I realize that life can't be arithmetic'ized. Still, every time we come home from a vacation I mentally calculate the value of a numberless equation:
All the rushing around to get ready to leave + dealing with all that has to be done when we get back - the relaxation of the vacation = how much reduction in stress?
I'm pretty sure the value to the right of the equals sign is positive. Meaning, the psychological benefit of a vacation is worth all the work involved in the pre- and post- days. But leaving Maui and returning to Oregon last Wednesday made me wonder, a bit at least, if that's true.
My gustatory brightness had started to fade quite a bit earlier in the flight. Hawaiian Airlines, to its credit, still serves free meals in coach. So I was pleased to see the meal cart heading my way a few hours into a flight that up to that time had featured a tiny bag of pretzels for sustenance.
"Turkey sandwich or pasta?" we were asked.
"Oh, pasta," I said with a smile. Quickly adding, with an intuition born from long meatless experience, "We're vegetarians."
"It's chicken pasta. Sorry."
Hey, Mr. Flight Attendant, you couldn't have been as sorry as I was. A fact you would have become well aware of if you'd hung around to hear the conversation between the two lunch-less vegetarians in 13 A and B.
"Good god, can't Hawaiian offer a vegetarian option on a five hour flight? The other passengers wouldn't suffer from not having meat for one meal. In fact, it'd be good for them. Whereas we pure-stomached souls would incur grievously hurtful dietary karma from the turkey or chicken Hawaiian was offering."
All the energy I used in griping made me even hungrier. Luckily, we'd made peanut butter and jelly sandwiches before we left our Napili Kai room. Looking around the plane, we were the only ones I could see eating our own food.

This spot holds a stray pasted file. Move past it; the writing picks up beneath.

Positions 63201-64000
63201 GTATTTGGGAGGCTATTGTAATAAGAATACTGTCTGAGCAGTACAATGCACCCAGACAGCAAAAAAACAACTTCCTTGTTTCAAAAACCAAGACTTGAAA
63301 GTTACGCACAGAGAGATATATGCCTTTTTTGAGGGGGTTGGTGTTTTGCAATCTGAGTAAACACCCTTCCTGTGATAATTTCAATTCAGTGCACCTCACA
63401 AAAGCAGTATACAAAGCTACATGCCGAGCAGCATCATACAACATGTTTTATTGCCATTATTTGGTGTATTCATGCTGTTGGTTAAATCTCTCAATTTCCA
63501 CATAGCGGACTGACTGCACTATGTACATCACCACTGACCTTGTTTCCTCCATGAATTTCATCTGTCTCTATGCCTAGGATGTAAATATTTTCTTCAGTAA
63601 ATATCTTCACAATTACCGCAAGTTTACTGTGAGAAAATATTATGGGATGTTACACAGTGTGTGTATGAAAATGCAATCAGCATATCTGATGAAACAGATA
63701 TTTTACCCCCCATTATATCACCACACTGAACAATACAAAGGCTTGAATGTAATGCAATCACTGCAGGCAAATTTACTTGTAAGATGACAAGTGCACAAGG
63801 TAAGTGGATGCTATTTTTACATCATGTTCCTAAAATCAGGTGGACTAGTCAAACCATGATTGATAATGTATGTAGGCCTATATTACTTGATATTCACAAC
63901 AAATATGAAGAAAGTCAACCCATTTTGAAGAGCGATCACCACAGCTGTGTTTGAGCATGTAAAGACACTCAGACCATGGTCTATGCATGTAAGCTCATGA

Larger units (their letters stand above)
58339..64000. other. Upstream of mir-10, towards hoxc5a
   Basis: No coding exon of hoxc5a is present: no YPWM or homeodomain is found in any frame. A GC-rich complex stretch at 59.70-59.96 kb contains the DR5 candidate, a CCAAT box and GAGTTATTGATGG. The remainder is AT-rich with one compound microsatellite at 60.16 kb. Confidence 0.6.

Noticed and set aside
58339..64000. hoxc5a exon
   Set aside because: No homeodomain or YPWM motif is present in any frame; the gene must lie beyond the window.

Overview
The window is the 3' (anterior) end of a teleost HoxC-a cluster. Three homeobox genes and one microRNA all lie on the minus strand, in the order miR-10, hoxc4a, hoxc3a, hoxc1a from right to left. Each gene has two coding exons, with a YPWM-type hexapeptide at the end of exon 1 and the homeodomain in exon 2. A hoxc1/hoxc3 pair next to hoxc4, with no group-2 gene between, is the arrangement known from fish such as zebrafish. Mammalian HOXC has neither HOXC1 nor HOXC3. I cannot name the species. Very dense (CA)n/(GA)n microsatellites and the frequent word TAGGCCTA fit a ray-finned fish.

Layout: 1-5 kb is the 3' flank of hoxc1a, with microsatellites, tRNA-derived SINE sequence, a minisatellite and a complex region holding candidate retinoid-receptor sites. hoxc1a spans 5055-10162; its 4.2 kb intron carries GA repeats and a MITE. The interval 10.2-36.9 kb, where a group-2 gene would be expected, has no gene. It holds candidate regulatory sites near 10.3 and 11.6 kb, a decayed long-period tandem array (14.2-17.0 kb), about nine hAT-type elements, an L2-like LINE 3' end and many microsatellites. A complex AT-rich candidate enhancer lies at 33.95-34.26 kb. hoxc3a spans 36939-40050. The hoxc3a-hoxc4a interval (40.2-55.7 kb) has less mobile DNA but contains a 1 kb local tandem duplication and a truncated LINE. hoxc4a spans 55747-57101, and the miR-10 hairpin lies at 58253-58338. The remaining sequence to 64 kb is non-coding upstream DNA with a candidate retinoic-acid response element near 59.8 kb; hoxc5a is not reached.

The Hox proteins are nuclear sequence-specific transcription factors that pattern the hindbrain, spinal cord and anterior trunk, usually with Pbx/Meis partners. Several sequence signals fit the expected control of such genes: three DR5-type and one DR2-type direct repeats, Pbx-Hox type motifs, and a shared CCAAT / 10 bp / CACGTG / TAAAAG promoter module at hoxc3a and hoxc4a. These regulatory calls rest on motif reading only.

Such is the cross we vegetarians have to bear. We live longer than carnivores (especially red meat eaters) but spend a good part of life staring glumly at menus that pretend we don't exist.
After getting home at 1:30 in the morning, and waking up earlier than I wanted due to my brain believing it was time to rise and curse the screeching birds that had greeted me the past ten sunrises, one of my first daytime sights was way more plant material than even a vegetarian wants to see.
The good news was that it must have been cool and rainy in Oregon most of the time we were gone (the rain gauge showed 4 inches of wet stuff had fallen). The bad news was that grass loves that sort of climate.
I'd mowed extra short before we left. Today I had to mow extra long, not wanting to traumatize the grass that had just spent two weeks growing the good life.
I gave the lawn a sign that the Big Bad Mower Man was back in charge by cutting it to about half of the extravagant height it reached while we were gone. Sunday I'll chop it down to regular size and do the trails that I didn't have time to mow today.
Two mowings in three days. A huge stack of saved-up mail, including a bunch of bills. Suitcases to unpack, wrinkled and dirty clothes to deal with, a pet rescued from "dog jail" to fawn over (that's her term: the Shaggy Dog Kennel calls it a Pampered Dog program, which, given the boarding bill, is a lot closer to the truth).
We also have a bunch of TV programs recorded on our DVR to get through as quickly as possible. Yes, coming back from a vacation can be hell.
Already, I couldn't help but see a news blurb about who got kicked off Dancing With the Stars on one of the episodes we missed. If we don't watch the Survivor shows soon, we'll learn what happened on those also.
[Note to potential commenters on this post: if you reveal what happened on Dancing With the Stars, Survivor, Lost, or 24 the past two weeks, you will incur horribly bad karma that will ruin the rest of your life. It'll be even worse than eating meat. Trust me -- though I admit that philosophically and theologically there's no reason to. But still, trust me.]